13 Sundance Standouts to Put on Your Watchlist
Ushering in the new year and right on the heels of a busy awards season, the Sundance Film Festival is anticipated as the showcase for storytellers who are largely new, American, and independent. Scores of films are watched and discussed. Careers are launched or recalibrated. Impressions tweeted and movies acquired … coming soon to a theater or streaming service near you.
This year standing-in-line conversations were dominated by Netflix and Amazon, a record snowfall that turned this mountain resort into a gridlocked hot mess, the VR Palace, and the Women’s March on Main Street—our favorite speaker being that one dope queen, Jessica Williams—that drew celebs and, more impressively, thousands of young locals from Salt Lake City and beyond. But, for over a week, our primary focus was neither national headlines nor the legion of parties and deals but movies. We didn’t see everything we wanted but here, in roughly alphabetical order, are some favorites that stood out.
Bending the Arc
The documentary lineup was packed with literally dozens of works deserving attention. A personal favorite is Kief Davidson and Pedro Kos’s uplifting account of Dr. Paul Farmer and his associates, whose unflagging efforts, beginning in Haiti over 30 years ago, have brought life-saving healthcare to the world’s poorest communities, built Partners in Health, a far-reaching and effective organization, and revolutionized the global health movement. An inspiring demonstration of how committed individuals can truly bend the arc of history.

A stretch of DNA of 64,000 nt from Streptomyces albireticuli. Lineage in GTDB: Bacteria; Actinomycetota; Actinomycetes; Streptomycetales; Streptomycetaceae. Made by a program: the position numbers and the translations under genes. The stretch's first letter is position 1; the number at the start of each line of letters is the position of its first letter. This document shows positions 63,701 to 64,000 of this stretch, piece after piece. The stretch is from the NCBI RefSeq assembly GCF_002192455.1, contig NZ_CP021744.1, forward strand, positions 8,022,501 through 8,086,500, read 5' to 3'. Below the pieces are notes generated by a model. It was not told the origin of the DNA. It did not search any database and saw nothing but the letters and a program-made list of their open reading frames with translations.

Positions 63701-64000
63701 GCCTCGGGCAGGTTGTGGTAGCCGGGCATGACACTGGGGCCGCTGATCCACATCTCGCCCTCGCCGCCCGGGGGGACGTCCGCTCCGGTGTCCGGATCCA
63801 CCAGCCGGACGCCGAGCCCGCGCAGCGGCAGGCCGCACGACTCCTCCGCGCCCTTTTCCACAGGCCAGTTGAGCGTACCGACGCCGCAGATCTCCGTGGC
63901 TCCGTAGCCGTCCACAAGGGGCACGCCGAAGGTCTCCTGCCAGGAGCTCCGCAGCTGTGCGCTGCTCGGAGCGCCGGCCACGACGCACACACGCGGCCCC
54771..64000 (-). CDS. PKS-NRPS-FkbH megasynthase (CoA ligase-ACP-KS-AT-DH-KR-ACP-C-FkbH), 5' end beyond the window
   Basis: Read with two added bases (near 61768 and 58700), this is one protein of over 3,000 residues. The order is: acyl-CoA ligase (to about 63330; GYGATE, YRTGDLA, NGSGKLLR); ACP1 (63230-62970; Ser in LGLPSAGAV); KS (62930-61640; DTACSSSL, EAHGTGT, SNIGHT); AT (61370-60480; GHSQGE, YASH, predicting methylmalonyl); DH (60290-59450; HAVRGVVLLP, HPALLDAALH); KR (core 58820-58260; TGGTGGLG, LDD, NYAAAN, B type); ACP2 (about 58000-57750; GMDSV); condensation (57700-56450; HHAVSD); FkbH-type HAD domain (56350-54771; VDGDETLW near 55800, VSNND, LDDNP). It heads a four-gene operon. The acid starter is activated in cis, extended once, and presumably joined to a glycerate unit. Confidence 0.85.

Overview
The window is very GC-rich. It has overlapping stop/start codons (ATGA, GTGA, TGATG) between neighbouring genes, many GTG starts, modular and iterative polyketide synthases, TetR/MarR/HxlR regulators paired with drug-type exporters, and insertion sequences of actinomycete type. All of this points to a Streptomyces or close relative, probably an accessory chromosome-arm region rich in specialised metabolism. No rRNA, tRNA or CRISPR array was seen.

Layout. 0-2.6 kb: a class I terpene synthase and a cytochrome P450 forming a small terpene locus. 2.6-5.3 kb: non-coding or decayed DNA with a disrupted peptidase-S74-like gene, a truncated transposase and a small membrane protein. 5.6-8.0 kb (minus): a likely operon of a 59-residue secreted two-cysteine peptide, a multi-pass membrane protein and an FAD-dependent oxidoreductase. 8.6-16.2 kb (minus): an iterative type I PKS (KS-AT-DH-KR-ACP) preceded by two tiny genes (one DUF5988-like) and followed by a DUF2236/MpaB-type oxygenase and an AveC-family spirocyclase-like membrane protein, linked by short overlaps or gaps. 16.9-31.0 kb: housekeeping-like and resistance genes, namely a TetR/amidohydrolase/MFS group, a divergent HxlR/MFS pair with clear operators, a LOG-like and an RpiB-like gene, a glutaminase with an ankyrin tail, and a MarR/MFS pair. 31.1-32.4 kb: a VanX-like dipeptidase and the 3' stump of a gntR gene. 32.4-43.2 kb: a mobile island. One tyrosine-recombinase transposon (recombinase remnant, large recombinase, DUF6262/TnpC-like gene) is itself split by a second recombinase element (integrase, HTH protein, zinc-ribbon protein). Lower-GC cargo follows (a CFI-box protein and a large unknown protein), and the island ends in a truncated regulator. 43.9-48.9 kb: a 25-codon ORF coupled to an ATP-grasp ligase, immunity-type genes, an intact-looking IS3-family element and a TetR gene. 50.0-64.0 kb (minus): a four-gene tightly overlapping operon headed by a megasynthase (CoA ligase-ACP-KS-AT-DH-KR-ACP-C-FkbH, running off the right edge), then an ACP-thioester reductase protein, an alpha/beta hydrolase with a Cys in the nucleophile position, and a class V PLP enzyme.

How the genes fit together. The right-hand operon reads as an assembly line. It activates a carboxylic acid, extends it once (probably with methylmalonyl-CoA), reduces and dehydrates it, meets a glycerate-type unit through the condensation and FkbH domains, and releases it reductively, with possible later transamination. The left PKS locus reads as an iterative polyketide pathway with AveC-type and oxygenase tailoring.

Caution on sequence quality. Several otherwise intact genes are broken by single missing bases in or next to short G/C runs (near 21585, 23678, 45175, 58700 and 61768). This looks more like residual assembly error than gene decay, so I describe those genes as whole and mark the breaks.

Call Me by Your Name
A festival highlight (Sony Pictures Classics), this latest from Luca Guadagnino (A Bigger Splash, I Am Love) is part sensually romantic coming-of-age story, part lyrical hymn to the luminous Italian countryside. Teenage Elio (a remarkable Timothée Chalamet) and his parents spend their summers at a villa in Lombardy, where his Classics professor father (Michael Stuhlbarg) does research. This year, Elio’s languorous routine of swimming, casual flirtations, and endless al fresco meals is indelibly transformed by the arrival of his father’s new assistant, a brash and handsome American (Armie Hammer).
Casting JonBenet; A Ghost Story
Experimentation forms the soul of two surprisingly affecting films, David Lowery’s A Ghost Story (A24), a meditative drama on love and loss starring Casey Affleck and Rooney Mara and Casting JonBenet (Netflix), Kitty Green’s boldly inventive documentary about the infamous and unsolved murder case. Though neither is a perfect work—few films are—both thrill with their audacious embrace of risk and ideas that defy the conventions of their form. It’s the stuff of riveting, intelligent cinema.
Director-writer Alex Ross Perry (Listen Up Philip) continues his sly assault on Hollywood’s maxim that a film must have “likeable characters” to succeed. This Brooklyn-set chamber piece features a vivid collection of prickly personalities, whose interlocking, and highly fraught, relationships are precariously unsettled by the arrival of a comely young Australian. The top-notch cast—Emily Browning, Adam Horovitz, Mary-Louise Parker, Lily Rabe, Jason Schwartzman and Chloë Sevigny—bring nuance and verve to the verbal swordplay of Perry’s deliciously serrated dialog.